Nihilism And The Search For Deeper Meaning
For a while in my early twenties I suppose you could say that I had lapsed into a kind of hedonistic existential nihilism. I started partying more to the point where it basically became my life. Drinking and smoking marijuana became an almost daily routine. The metal head crowd that I had hung out with in high school had fragmented into smaller groups who shared common mutual interests and I had followed along with the ones who were the more heavy drinkers and users. My best friend at the time was a Russian immigrant who came to the US as an early teen. He actually believed in the ancient Norse gods Odin and Thor. Although most of the time we were busy drinking and smoking and going to nightclubs, we occasionally had an intellectual conversation where our world views came into the light. I’d ask him how sincere he was about his beliefs and if he actually thought Odin was real. I’d occasionally attack the logic he used to justify his beliefs and I quickly found out just how irrational some belief systems are and what absurdities they can be founded on. My best friend had came to the conclusion that Odin was real when he was camping one day in the woods and had run out of water. Feeling like he was going to die of thirst, he prayed to Odin and shortly thereafter found a bottle of water sitting in the woods. To him, this was a sign from Odin that he was real, and from that moment onward, Odin was his god. Now mind you, I was probably high when he told me this story, but you can imagine for yourself how utterly preposterous his applied logic was in determining that his god was real.
Most of my other friends were atheist, agnostic, or lapsed Catholics. I did however have one Muslim friend who was one of the heaviest partiers of us all. One day after driving me home from a party he gave me a book entitled, A BRIEF ILLUSTRATED GUIDE TO UNDERSTANDING ISLAM. He told me that he was meaning to give it to me for some time because he recognized in me that I was smart and a thinker about some of the bigger and deeper issues. It was one of those books that tries to use modern scientific discoveries to show that they were predicted in the Qur’an hundreds of years ago before anyone else could have known. This is offered as a case that the Qur’an is “proof” that it was divinely inspired and therefore that Islam is the one true faith. Now the skeptic in me has looked at this supposed “proof” and concluded that it is a ridiculous stretch of the imagination. The Qur’an is so vague in its descriptions of these purported “facts” that it take great leaps of faith to reconcile them with modern science, and on top of that, it gets many of its “facts” flat out wrong. But at that time, I wasn’t fully aware of this, and after briefly looking through the book, I literally threw it down on a shelf and it collected dust for about 5 years.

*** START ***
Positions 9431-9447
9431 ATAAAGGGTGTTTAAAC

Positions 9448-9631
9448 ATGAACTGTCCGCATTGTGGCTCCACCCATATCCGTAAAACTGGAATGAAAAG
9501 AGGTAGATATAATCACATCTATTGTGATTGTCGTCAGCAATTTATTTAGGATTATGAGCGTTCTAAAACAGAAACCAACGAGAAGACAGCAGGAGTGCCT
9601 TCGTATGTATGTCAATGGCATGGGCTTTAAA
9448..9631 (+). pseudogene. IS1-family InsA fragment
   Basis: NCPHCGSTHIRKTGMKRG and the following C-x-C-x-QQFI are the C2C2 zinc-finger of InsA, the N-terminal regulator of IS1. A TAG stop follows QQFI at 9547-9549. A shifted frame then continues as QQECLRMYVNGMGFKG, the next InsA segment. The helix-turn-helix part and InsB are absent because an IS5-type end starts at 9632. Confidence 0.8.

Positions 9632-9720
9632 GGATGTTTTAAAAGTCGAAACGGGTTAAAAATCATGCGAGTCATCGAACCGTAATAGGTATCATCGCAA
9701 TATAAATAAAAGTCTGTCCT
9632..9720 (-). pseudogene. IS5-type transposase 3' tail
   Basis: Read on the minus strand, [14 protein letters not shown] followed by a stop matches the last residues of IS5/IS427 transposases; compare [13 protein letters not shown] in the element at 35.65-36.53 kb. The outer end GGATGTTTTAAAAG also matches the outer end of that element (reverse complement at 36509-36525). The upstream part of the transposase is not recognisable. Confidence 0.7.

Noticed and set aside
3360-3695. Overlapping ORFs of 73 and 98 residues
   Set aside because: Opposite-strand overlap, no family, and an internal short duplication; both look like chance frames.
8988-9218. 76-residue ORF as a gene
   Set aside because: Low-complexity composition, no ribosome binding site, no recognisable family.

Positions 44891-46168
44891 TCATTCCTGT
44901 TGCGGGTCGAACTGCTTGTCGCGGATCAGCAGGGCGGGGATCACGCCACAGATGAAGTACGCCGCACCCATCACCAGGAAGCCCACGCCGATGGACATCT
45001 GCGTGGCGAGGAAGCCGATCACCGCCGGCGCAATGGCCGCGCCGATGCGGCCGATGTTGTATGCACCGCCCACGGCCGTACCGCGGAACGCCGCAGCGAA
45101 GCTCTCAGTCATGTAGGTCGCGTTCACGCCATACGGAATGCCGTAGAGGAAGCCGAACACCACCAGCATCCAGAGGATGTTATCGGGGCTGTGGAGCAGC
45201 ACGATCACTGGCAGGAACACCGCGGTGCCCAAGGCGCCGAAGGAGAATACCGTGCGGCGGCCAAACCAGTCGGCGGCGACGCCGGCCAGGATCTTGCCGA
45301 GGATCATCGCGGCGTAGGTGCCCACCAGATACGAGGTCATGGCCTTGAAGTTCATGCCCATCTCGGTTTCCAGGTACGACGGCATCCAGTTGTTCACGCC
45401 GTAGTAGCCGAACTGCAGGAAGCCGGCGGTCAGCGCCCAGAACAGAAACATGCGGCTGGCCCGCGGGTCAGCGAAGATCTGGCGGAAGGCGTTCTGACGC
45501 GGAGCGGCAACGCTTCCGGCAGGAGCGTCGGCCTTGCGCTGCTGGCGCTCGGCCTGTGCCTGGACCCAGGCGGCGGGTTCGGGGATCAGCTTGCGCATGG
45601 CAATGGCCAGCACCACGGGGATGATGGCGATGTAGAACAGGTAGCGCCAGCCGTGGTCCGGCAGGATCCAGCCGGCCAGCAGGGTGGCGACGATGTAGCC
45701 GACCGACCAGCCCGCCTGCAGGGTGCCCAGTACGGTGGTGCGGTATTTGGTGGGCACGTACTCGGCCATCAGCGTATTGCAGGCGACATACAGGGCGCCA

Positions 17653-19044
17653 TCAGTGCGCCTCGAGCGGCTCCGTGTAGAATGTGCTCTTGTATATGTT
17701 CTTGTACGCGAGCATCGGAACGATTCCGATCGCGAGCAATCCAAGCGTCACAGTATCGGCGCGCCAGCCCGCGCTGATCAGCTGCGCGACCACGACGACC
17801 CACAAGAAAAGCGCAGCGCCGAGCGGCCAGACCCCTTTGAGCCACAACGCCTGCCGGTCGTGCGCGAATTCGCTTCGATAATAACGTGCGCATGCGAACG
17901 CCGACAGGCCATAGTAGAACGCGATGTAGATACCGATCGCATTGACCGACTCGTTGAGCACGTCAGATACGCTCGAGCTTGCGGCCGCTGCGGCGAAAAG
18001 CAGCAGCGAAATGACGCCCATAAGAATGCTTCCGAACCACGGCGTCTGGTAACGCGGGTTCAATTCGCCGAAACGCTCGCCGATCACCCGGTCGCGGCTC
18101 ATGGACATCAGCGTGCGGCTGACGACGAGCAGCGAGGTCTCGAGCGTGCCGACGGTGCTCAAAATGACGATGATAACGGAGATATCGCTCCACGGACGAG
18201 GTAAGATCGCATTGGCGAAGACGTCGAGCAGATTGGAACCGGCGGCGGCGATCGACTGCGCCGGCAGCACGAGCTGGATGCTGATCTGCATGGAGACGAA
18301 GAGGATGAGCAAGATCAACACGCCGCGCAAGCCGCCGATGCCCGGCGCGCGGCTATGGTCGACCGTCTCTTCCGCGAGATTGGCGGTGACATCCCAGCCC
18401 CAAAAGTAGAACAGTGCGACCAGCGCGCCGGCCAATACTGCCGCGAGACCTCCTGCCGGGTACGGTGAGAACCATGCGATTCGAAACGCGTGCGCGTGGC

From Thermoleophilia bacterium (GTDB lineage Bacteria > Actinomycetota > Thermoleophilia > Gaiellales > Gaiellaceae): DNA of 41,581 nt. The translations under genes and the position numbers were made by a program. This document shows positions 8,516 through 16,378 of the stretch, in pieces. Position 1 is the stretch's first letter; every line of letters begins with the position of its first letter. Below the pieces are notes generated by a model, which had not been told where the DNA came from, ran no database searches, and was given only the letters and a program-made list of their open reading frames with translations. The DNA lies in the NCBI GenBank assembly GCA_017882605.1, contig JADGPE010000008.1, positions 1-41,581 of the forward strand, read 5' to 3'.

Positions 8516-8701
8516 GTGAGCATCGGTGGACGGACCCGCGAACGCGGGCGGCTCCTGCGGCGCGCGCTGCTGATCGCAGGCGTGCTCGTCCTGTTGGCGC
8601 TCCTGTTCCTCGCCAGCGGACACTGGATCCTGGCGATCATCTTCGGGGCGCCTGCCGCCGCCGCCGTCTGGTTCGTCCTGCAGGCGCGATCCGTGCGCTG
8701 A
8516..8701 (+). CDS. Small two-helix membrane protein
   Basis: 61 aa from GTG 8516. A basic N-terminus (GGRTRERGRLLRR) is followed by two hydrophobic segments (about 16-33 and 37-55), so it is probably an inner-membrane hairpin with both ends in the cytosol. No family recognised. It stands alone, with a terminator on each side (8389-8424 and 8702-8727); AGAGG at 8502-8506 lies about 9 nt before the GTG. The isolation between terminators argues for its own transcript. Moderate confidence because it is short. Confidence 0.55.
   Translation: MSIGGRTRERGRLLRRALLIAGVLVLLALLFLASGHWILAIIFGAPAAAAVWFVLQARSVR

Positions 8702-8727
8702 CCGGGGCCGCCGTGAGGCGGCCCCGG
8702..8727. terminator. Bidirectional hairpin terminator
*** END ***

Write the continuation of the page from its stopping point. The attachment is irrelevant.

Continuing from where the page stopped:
During this nihilistic party phase in my early twenties I just wasn’t that interested in religion and philosophy. That early spark of intrigue had faded and became replaced by hedonistic indulgence. Living in New York City where there are thousands of bars and clubs, my life revolved around bar hoping and club hoping, chasing after the next one night stand, and getting fucked up on beer, liquor, marijuana and the occasional club drug. I was a nihilist living in the moment, working the odd job here and there, with no deeper purpose, meaning or direction. The occasional discussion about metaphysical worldviews always involved me articulating my skepticism and disbelief but it was almost never seriously challenged because most of the people in my social circle either weren’t believers, or if they believed, they weren’t religious about their beliefs. Although I had an affinity for indulgence myself, as the years went on I started gravitating towards deeper more intellectual topics. I wanted to have intellectual conversations with my friends instead of just talking about whatever gossip and drama happened to be going on at the time. I started growing tired of the mindless self-indulgence that I saw going on everyday amongst my friends. I stopped caring about the silly one-upmanship that we were all trying to pull on each other to gratify our precious egos. I was searching for something deeper and more intellectually satisfying in my life but unlike those people who are susceptible to religion, my natural born skepticism wouldn’t steer me towards god.